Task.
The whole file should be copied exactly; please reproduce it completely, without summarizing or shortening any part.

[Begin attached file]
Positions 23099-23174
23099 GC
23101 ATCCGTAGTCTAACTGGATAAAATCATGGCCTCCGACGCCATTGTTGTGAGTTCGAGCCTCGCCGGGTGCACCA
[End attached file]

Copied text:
Positions 23099-23174
23099 GC
23101 ATCCGTAGTCTAACTGGATAAAATCATGGCCTCCGACGCCATTGTTGTGAGTTCGAGCCTCGCCGGGTGCACCA